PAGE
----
‘REBUILDING LIVES’ is an early intervention model and is targeted at people who are vulnerably housed and at risk or potential risk of homelessness. Our initial goal is to prevent this from happening.

Providing vulnerable households in crisis with weekly supplies of nutrient rich food in a safe and supportive environment is how we connect with people at risk who would benefit from our unique holistic support programme.

Our immediate concern is to ensure that people forced to make the horrific choices between eating and keeping warm or paying rent, do not go hungry, a situation which has a devastating effect on someone’s mental and physical health. This is where, and how, our intervention begins. Beyond the initial stabilising of the crisis, people have complex and multiple needs which can only be effectively met by building meaningful relationships, over time, coupled to a personally tailored joined-up multi-agency collaborative approach.

It is the need for food which brings people to us in the first place and if we do not have enough food on our shelves, then nothing else can happen which makes keeping our food supplies in pace with the demand for our crisis services a critical challenge.

Given the high volumes of food involved and the hygiene and environmental safety regulations, it is simply impossible to operate professionally and properly without a 'fit-for-purpose' well-equipped food distribution hub with robust food handling systems, processes and procedures in place.

The Matthew Tree Project Food Distribution Centre is a large commercial warehouse property located at Lawrence Hill Industrial Estate, near the M32, and is equipped with commercial grade walk-in fridge and walk-in freezer. We operate a fleet of five commercial vehicles, two of which are large transit size with temperature control capability. The distribution centre and all food logistic operations is run by a small and skilled staff team supported by a large army of trained and well supervised volunteers.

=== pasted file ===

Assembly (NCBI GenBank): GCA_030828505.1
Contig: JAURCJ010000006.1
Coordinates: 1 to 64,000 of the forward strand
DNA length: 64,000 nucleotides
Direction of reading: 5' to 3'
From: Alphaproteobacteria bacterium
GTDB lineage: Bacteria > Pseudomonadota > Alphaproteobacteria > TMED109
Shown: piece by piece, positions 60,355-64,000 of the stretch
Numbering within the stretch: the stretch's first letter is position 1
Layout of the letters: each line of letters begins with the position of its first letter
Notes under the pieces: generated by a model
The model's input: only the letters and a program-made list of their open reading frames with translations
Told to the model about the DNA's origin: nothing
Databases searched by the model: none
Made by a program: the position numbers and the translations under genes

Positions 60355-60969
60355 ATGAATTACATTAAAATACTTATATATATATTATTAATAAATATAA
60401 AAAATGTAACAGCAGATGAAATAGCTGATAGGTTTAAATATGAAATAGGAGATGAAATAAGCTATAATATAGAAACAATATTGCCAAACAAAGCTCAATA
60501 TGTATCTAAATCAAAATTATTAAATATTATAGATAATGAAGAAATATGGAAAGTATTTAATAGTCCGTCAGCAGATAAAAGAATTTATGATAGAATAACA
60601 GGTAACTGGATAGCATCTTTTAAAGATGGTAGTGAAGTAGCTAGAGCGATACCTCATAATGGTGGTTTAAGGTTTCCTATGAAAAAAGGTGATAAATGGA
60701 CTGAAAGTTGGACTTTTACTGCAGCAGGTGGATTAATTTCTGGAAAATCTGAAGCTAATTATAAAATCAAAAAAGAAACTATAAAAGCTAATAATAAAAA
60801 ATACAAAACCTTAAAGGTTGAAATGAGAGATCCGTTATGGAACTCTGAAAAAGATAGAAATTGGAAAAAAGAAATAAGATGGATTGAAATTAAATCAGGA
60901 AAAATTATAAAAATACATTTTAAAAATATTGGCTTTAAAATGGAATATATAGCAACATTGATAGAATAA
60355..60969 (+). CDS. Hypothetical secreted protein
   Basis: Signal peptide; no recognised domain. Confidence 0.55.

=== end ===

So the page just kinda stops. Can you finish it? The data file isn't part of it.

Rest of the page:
Food Supplies

By 2022 The Matthew Tree Project is distributing the food equivalent of circa. 9000 meals each week to vulnerable households in all post code areas of Bristol and South Gloucestershire.

All food is donated, 71% comes directly from the food industry, which would otherwise be thrown away and 29% comes from the general public via food appeal drives and personal donations.

44% of the food given out is 5-a-day fresh produce (fruit and veg). 56% is chilled or frozen foods (diary, meat, fish) and ambient (packets /tins /jars /long life).

The value of food distributed directly to vulnerable households was £571,802 and the value of food given to other charities and good causes was £55,412 (2020).

Urban Food Growing

The Matthew Tree Project is growing its own food (using organic principles), for distribution to our client group. Our first urban food growing site is equipped with a professional polytunnel and is located in Brislington, Bristol. In 2021 our tomatoes won the 'best in class' at the Talbot Road Allotment annual awards.

The urban food growing project is primary ran by volunteers and encourages clients to get involved and learn new skills and the opportunity of a share in the harvest.

Cottage-Industry Style Kitchen Food Production

The Matthew Tree Project is in the process of setting up its own commercial grade food production kitchen to provide skills training opportunities and possibilities for new careers within the catering sector in Bristol. Utilising food grown locally as the main ingredients of the uniquely developed recipes the kitchen will produce a range of food products for the benefit the local community in Filwood.

The graphic below depicts the vision we are building of the daily foodservice logistic activities of The Matthew Tree Project throughout the city of Bristol.

Donate Food

If you would like to donate food to The Matthew Tree Project, please contact us via the email address below:

info@the-matthew-tree-project.org

The Matthew Tree Project city-wide food logistics and distribution operations are shown in the diagram below.